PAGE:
Pfizer - Financial Analysis

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Name: Khiem Nguyen
Introduction and Shareholder Analysis
Pfizer (NYSE: PFE) is involved in the development, manufacturing and marketing of pharmaceutical products. The industry is intensely competitive. There are a few unique characteristics. Pharmaceutical products have long and expensive development periods – upwards of ten years and $100 million depending on the nature of the drug and the scope of the clinical trials process. In order to encourage companies to engage in innovation, companies are given lengthy patent protection for their drugs upon receiving regulatory approval. This allows them to charge monopoly rents so that they may recover the development cost. A product brought to market is often highly lucrative, so success in the industry depends largely on the firm’s ability to bring product to market and capitalize on the monopoly rents. According to MSN Moneycentral, Pfizer’s share price closed on November 19, 2009 at $18.11. Over the past two years, Pfizer shares have generally declined. The stock ended November 2007 at $27.49, meaning that it has fallen 34% over the past two years. In that same span, the S&P 500 has declined around 21%. In order to compare the performance of Pfizer to the performance of the market, these figures need to be adjusted for risk. Pfizer’s beta is 0.76. Therefore, if the market declined 21%, Pfizer should have declined (0.76)(21) = 16%. That Pfizer has dropped 34% indicates that the stock has underperformed dramatically for the past two years. Shareholders are not getting the returns they would have expected from Pfizer stock. Liquidity and Solvency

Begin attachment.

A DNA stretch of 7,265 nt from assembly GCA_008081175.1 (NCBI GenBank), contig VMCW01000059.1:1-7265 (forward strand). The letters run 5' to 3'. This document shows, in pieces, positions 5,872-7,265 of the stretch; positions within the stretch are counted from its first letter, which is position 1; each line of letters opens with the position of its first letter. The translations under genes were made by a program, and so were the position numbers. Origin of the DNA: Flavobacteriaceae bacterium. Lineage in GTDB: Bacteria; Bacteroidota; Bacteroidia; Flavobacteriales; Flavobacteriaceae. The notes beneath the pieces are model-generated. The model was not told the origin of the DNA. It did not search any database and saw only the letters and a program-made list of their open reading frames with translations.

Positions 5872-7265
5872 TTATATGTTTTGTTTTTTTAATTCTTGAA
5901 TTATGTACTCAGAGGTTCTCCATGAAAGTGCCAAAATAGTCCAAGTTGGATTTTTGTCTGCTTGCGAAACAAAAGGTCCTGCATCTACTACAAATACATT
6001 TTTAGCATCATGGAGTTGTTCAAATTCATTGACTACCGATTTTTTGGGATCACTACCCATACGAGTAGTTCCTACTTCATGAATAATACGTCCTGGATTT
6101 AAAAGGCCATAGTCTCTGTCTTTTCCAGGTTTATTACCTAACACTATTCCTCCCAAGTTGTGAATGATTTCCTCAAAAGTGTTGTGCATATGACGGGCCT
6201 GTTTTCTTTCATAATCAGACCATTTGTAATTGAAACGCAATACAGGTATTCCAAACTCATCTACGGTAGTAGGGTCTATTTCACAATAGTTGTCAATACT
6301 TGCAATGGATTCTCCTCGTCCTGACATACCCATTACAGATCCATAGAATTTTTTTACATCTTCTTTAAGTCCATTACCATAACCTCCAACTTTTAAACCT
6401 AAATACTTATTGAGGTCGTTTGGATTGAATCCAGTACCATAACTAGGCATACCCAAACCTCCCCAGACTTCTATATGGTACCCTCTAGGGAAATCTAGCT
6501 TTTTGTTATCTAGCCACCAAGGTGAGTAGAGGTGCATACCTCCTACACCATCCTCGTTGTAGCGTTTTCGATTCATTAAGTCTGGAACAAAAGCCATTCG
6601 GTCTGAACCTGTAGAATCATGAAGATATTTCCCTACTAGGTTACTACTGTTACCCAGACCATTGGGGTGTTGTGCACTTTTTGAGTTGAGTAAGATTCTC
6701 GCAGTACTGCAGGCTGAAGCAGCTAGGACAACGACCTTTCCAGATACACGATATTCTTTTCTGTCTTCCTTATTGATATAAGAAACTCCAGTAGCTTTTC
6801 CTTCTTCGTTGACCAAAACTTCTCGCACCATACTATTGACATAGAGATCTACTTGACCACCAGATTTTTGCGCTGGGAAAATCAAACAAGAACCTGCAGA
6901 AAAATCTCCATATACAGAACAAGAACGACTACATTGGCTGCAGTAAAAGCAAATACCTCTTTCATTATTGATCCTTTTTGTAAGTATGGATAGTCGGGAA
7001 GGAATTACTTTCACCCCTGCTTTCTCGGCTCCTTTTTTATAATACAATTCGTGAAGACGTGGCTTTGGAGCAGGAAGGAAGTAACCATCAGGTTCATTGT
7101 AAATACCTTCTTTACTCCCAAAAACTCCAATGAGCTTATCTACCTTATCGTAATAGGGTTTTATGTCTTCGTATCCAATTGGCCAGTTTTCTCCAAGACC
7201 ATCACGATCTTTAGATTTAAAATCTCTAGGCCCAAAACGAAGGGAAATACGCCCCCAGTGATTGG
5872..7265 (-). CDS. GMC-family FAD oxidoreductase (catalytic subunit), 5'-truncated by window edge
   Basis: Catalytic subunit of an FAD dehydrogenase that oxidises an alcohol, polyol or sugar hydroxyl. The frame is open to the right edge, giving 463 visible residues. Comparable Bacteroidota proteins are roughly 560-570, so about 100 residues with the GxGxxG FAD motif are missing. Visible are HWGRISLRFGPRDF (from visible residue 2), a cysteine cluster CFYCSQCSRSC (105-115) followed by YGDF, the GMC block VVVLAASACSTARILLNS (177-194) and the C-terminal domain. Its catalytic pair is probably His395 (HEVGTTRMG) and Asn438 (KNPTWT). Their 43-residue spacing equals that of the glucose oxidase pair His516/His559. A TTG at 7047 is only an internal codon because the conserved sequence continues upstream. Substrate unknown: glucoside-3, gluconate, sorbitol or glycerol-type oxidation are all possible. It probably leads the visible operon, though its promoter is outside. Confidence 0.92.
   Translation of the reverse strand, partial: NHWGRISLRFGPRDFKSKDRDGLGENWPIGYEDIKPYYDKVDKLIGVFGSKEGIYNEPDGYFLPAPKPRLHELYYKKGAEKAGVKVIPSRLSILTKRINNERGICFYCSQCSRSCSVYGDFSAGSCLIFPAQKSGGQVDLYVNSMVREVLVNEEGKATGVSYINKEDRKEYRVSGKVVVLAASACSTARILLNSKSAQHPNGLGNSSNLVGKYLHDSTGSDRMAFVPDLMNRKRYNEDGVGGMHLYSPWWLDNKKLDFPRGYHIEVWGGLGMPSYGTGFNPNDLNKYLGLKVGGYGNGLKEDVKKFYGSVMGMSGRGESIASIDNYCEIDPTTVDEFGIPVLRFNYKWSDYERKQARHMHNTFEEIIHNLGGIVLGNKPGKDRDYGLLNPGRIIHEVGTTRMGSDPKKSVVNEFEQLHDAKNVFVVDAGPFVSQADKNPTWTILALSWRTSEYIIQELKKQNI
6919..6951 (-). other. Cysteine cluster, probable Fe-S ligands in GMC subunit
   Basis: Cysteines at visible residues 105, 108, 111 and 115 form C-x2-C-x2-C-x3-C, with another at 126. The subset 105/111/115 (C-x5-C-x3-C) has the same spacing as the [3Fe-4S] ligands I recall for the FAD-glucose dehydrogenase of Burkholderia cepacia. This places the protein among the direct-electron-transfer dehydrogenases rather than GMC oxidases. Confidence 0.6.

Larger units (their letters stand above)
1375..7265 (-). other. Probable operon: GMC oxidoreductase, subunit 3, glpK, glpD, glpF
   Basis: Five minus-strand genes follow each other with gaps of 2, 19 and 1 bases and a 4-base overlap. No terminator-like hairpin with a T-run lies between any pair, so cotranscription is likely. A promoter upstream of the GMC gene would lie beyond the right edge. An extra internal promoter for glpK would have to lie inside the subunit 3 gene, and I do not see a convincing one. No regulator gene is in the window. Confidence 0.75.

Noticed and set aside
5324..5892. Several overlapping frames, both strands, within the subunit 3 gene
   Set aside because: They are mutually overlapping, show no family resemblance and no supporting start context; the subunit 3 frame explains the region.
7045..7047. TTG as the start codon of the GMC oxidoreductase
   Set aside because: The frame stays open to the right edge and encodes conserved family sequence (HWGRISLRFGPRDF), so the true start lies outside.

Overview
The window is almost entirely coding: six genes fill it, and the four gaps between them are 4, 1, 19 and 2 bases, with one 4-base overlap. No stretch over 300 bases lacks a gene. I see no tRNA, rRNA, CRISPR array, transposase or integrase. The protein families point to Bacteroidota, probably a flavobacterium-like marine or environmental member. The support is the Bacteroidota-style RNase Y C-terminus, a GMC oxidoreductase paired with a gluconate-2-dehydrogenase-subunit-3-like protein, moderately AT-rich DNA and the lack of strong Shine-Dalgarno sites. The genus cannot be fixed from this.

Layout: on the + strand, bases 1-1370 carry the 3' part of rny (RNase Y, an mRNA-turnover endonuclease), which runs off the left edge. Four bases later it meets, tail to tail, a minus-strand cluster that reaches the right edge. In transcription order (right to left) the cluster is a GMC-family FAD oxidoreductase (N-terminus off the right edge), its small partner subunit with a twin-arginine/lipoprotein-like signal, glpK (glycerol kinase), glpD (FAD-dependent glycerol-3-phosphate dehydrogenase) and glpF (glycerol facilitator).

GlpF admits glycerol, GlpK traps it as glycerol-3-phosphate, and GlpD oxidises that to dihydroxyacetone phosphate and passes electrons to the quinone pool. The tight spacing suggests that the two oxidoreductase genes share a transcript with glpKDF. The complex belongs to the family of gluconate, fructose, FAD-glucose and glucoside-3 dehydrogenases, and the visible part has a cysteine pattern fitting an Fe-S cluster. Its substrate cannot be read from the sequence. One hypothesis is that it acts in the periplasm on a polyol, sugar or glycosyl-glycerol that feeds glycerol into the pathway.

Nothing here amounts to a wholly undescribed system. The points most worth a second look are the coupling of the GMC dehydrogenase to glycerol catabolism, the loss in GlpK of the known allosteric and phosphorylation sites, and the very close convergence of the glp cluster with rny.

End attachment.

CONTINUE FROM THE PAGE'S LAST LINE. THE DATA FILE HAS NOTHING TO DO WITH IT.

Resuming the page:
Pfizer’s liquidity situation has deteriorated in recent years. In 2005, the company’s current ratio was 1.6:1. This improved to 2.2:1 in 2006 but has since fallen back to 1.6:1. Even though this ratio is below the rule of thumb ratio of 2:1, it’s still higher than its industry competitors such as Merck that has a current ratio of 1.38:1. In addition, further analysis shows no sign of “window dressing”. Thus, Pfizer can be considered to be in good financial health within the pharmaceutical industry. On the other hand, the decreasing of current ratio indicates that Pfizer has seen its working capital reduced. This suggests a slowdown in business, particular if couple with a decline in other liquidity metrics. Moreover, Pfizer’s quick ratio has showed the same trend as the current ratio. The quick ratio measures only those elements of the current ratio that can be converted to cash quickly, such as short term investments and accounts receivable. It is valuable for two reasons. The first is as a basic liquidity measure. Compare to Merck’s quick ratio of 1.19, Pfizer’s 2008 quick ratio of 1.43 can be considered to be healthy within its industry. It has been better in the past – 1.9 for the last two years – but 1.43 is pretty close to the quick ratio of 2005. The other use of the quick ratio is that it removes inventories from the current ratio. In economic downturns, the current ratio can be abnormally large if the firm has excessive inventory supply. For Pfizer, however, the quick ratio supports the trend identified in the current ratio, that the company has seen its solvency reduced in the past year. The level, however, is healthy for both of the key liquidity ratios. Another means to identify liquidity and solvency issues is to examine the firm’s turnover ratios. The accounts receivable ratio measures the speed at which the receivables are being converted to cash. Pfizer’s receivables turnover improved last year from 5.03 times to 5.14 times. In addition, the average collection period declined from approximately 71.5 days to 70.1 days; the end of year collection period dropped from 74.2 days to 67.7 days. This indicates that Pfizer has tightened its collection period, the length of time it takes to convert the average sales into cash. Given how...
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